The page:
Actually, GRobin, the 'American' way of using silverware is the practice of holding fork in left, cutting with knife in right, then putting the knife down and switching fork to right hand to eat. The 'Continental' or 'European' manner is to keep the fork in left hand with tines pointing downwards and to keep the knife in the right. My Grandma would have smacked us if we didnt put our knife down between bites.

                      1. re: mojoeater
                        GRobin RE: mojoeater Jul 13, 2007 12:32 PM

                        Yes, mojoeater that's what I was trying to say. My preference (though neither one is incorrect) is European/Continental. That said, in either case, no one should be stabbing and sawing.

                      2. re: GRobin
                        SweetPhyl RE: GRobin Jul 21, 2007 08:49 AM

                        "When you're finished a dish, place the knife and fork side by side across the top right of the plate on a slight angle, fork tines up."

                        Funny, I've always been taught that when you're finished with your meal, you cross the knife and fork on your plate, fork tines turned down. This is meant to be a signal to your server that you are finished with your meal.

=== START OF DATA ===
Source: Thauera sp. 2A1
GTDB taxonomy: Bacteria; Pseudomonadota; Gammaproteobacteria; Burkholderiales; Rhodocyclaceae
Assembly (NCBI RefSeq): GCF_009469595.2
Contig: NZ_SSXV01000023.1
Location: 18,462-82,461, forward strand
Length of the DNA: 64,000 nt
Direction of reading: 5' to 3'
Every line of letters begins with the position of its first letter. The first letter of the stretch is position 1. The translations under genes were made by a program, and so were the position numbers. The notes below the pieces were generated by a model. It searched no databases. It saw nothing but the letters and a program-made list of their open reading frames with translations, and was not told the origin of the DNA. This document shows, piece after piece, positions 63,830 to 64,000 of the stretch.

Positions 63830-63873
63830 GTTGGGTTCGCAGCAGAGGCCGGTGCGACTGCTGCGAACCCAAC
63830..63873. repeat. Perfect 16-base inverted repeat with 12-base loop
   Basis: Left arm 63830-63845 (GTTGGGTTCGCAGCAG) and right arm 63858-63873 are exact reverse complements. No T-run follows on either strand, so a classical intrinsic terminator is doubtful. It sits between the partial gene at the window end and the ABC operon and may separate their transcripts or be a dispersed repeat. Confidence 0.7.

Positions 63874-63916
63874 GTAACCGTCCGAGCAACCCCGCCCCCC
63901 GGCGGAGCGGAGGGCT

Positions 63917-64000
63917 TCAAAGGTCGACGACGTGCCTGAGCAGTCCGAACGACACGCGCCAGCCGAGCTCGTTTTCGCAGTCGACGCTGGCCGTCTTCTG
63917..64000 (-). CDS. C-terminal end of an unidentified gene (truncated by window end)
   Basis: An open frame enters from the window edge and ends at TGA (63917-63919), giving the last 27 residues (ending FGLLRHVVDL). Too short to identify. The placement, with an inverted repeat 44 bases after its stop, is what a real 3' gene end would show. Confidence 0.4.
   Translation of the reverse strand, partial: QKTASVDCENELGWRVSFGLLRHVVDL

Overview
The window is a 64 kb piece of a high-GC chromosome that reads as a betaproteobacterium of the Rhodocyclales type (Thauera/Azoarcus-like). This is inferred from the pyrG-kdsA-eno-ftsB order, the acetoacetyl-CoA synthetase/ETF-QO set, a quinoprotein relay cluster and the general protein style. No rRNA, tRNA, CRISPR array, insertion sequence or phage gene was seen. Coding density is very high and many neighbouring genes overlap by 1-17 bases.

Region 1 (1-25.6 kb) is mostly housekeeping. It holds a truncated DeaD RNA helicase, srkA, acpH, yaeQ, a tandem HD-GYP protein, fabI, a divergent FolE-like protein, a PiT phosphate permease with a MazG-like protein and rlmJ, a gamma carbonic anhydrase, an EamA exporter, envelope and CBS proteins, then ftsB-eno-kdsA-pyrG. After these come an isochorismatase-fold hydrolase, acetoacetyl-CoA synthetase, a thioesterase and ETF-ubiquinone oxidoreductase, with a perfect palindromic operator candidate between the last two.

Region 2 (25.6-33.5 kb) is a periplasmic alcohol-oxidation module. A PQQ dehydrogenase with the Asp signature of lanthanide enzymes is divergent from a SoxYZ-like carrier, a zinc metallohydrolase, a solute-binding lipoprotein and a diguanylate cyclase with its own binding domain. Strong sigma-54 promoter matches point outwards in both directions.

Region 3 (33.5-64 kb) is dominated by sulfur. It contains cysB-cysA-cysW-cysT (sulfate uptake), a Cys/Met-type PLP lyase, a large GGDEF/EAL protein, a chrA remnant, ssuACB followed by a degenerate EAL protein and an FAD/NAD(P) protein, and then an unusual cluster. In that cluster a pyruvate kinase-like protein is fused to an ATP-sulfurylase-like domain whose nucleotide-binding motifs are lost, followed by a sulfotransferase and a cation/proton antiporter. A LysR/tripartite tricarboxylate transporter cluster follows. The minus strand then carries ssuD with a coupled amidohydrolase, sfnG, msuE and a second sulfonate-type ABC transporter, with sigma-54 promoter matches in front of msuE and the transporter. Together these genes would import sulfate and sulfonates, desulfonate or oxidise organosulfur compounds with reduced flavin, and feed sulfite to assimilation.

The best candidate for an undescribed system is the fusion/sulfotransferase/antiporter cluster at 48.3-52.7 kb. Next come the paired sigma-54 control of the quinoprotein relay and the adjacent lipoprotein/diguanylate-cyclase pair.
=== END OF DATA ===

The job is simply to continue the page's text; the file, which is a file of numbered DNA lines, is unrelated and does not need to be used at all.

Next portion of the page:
Anybody know what Miss Manners would say?

                      3. The Chowhound Team RE: garycooper Jul 12, 2007 04:40 AM

                        Folks, please keep responses here focused on garycooper's request for etiquette information. We've moved this thread from the Ontario board because almost all the responses have focused on that part of his question.


                        1. cheftori RE: garycooper Jul 12, 2007 07:55 AM

                          As far as "ordering for her" goes - my boyfriend orders for me in nice restaurants all the time. Of course, he asks what I want to have first. I always thought this was very chivalrous gesture. While I understand this offends some women, I am from the south, I like it!

                          As far as "what not to wear". Once again make sure you are comfortable. If you normally don't wear a tie and you think you might be fidgeting with it all night, don't wear one - that kind of thing.